|This biography from the Archives of AskART:|
|Born in Paris, Gaston Lachaise became a sculptor, whose signature work was larger-than-life abstract, erotic female figures who were nude and reclining or standing, had pendulous breasts and large stomachs. Some of them were acrobatic and others were floating figures in fountains. He also did an occasional male nude as well as portrait busts.|
Gaston Lachaise was the son of a master cabinet-maker and wood carver with whom he trained. At age 13, he enrolled in the Bernard Palissy School to study sculpture and at age 16 in the Ecole des Beaux-Arts. He also worked for Rene Lalique of the famous glass making family.
In 1906, he arrived in Boston where he worked for Henry Hudson Kitson. He became enamored with Isabel Dutaud Nagle, and she, 10 years older than he, became the passion of his art and life. He then established a studio in New York where he repeatedly sculpted the figure of Isabel. His major artistic influence was Paul Manship, whom he served in New York as a studio assistant. Lachaise was financially successful, but his wife lived lavishly making them poor and recipients of charity.
Lachaise also spent many of his summer months in Maine, especially in Georgetown, and he was a member of the Woodstock, New York Art Association.
Among his public commissions were reliefs in New York City for the American Telephone and Telegraph Building in 1921 and the Rockefeller Center International Building in 1934. The Lachaise Foundation, a charitable trust based in Boston "sponsors a traveling exhibition of sculptures and drawings by Lachaise; oversees the production of a limited number of casts made from plasters by Lachaise to expand and strengthen his connection with the public, through loans, gifts and sales; and maintains an archive of books, magazines and other publications concerning Lachaise, his works and career." (Lachaise Foundation Mission Statement)
Matthew Baigell, Dictionary of American Art
Lachaise Foundation website
|Biography from The Columbus Museum-Georgia:|
|Gaston Lachaise was born in Paris, France, the fourth child of an accomplished wood carver and cabinetmaker.(1) At thirteen, he entered the École Bernard Palissy studying drawing, carving and art history. Three years later, he went on to study at the École de Beaux-Arts and his work was exhibited in four annual Paris Salons. Later he worked for the jeweler and glassmaker, René Lalique. In 1901 following the death of his father, Lachaise was forced to deal with an economic setback but was able to retain his studio. |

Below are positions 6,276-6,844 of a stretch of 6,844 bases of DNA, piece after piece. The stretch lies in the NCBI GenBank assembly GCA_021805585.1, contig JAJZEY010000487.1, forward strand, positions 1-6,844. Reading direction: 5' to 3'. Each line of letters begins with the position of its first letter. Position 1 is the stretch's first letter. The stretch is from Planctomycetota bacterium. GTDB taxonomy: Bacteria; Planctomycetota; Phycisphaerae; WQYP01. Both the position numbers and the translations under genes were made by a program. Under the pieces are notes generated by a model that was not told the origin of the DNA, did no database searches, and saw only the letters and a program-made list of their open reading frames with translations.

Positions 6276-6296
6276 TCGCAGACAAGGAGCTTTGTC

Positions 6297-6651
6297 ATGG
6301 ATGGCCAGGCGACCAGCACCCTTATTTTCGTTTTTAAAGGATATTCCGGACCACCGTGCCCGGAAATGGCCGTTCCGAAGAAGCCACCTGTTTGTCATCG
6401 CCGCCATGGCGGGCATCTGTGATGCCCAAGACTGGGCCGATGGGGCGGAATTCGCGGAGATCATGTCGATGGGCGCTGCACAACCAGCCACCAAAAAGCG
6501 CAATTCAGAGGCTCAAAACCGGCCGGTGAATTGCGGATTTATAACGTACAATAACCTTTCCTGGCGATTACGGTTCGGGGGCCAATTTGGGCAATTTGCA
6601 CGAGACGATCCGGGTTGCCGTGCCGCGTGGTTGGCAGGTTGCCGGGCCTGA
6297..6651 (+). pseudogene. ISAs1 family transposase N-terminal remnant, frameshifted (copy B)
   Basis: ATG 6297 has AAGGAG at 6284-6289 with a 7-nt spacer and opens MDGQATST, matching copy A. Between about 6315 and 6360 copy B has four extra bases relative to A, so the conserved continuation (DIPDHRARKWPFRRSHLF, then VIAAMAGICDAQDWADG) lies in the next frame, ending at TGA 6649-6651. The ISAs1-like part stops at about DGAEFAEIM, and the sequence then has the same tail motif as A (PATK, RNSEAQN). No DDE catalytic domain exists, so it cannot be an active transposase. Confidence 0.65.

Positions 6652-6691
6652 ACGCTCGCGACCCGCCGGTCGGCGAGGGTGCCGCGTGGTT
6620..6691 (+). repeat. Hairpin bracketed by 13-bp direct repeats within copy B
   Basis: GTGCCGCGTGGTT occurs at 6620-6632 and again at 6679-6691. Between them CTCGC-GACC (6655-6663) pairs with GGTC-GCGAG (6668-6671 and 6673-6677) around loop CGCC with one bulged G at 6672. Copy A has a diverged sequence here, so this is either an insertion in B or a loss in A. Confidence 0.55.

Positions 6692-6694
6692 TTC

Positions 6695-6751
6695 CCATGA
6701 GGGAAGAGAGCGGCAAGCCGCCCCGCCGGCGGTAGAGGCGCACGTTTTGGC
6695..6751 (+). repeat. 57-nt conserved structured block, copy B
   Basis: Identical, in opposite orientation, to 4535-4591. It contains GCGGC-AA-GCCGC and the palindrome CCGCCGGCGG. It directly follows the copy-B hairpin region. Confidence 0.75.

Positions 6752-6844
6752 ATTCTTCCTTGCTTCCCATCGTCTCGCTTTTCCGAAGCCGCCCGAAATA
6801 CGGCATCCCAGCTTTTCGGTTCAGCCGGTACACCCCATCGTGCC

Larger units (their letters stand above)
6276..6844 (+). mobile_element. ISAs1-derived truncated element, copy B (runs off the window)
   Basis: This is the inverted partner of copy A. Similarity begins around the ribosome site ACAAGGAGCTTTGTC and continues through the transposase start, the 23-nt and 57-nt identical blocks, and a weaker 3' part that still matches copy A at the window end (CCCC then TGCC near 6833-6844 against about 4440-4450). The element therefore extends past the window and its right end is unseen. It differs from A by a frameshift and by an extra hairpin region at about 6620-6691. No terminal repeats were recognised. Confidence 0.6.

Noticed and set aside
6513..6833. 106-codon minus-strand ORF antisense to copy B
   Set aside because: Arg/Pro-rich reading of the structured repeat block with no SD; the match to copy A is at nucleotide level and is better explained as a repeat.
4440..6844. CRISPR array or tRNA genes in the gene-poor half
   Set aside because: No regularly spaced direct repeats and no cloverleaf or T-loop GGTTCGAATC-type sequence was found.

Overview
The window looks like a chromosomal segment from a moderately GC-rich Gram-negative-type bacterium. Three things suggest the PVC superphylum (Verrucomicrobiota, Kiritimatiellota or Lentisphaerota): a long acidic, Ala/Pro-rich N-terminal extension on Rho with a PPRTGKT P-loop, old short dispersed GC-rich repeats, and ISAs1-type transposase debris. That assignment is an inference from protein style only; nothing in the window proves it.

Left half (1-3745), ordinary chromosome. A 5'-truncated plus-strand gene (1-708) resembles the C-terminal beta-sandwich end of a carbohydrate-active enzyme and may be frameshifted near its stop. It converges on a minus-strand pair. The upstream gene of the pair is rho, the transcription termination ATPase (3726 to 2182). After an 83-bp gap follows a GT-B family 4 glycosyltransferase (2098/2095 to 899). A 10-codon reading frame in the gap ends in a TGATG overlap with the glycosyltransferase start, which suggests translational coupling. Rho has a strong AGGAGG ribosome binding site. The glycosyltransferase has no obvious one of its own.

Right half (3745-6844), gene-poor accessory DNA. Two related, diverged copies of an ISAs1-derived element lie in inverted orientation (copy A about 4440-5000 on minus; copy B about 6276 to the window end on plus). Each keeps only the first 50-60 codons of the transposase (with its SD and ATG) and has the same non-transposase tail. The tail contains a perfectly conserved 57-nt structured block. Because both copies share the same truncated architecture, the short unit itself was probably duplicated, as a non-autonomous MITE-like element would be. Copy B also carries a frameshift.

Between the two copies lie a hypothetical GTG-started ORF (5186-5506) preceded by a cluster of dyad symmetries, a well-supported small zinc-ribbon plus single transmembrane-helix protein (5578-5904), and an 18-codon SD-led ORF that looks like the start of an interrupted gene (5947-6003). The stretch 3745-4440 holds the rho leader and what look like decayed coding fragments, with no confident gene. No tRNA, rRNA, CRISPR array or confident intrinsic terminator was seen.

By 1903, he had met Isabel Dutad Nagle, a married woman ten years his senior, and who would become the muse for his art. Lachaise used the funds he had saved from his work with Lalique to follow Nagle back to Boston in 1906.(2) Marsden Hartley once wrote that Lachaise saw “the entire universe in the form of a woman.”(3) In 1912, he opened his own studio in New York, and in 1913 entered the Armory Show. He also apprenticed to the sculptor Paul Manship and worked with him on many garden sculptures as well as the J.P. Morgan Memorial at the Metropolitan Museum and on Rockefeller Center.
By 1916, he had become an American citizen, and he finally married Isabel Nagel (now divorced from her first husband) in 1917. A year later, he had his first one-man show at the Stephan Bourgeois Gallery in New York.
By 1927, he was producing his most mature work, which was mainly female torsos; but he also did head studies of John Marin, Georgia O'Keeffe and Alfred Stieglitz. Lachaise had always admired Houdon’s portraits and he grew to maturity in the time of Rodin in Paris, so this form of sculpture would have been familiar to him. Lachaise made portraits of many of the pacesetters of American intellectual society, including a number of the distinguished group surrounding The Dial magazine.
The artist joined Kraushaar Galleries in New York in 1922. In 1925 Lachaise had a solo exhibition at the Art Institute of Chicago. In 1927, he exhibited at Alfred Stieglitz’s The Intimate Gallery. In early 1935, Lachaise was honored with a retrospective at the Museum of Modern Art, but many of his pieces were only in plaster, as he could not afford to have them cast in bronze. Many were cast again later for exhibitions at the Whitney, Los Angeles County Museum of Art and the Museum of Modern Art. His pieces are owned by many museums including the Art Institute of Chicago, Detroit Institute of Arts, Metropolitan Museum of Art, Museum of Modern Art, Philadelphia Museum of Art, Hirshhorn Museum and the Columbus Museum.(5)
Lachaise died in 1935 of leukemia at the age of 53. He is acclaimed by many as one who helped prepare the next generation for an appreciation of non-objective sculpture.
1. We are indebted to Gerald Nordland, Gaston Lachaise: The Man and His Work (New York: George Braziller, 1974) for information on Lachaise’s biography.
2. Barbara Rose, Gaston Lachaise Sculpture (New York: Salander-O’Reilly Gallery, 1991), 12. She was the life long inspiration for his sculptures of voluptuous females.
3. Marsden Hartley, “Twice a Year,” The Sculpture of Gaston Lachaise, edited by Hilton Kramer (New York: The Eakins Press, 1967), 27. This essay was published originally in 1939.
4. Rose, 87. This included Scofield Thayer, James S. Watson, Jr., Henry McBride, M. R. Werner and the poet e.e. cummings.
5. Carolyn Kinder and Margaret Christman, Gaston Lachaise Portrait Sculpture (Washington, DC: National Portrait Gallery, Smithsonian Institution, 1985), 16.
Submitted by the Staff of the Columbus Museum, Georgia.
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Gaston Lachaise is also mentioned in these AskART essays:
New York Armory Show of 1913
Painters of Nudes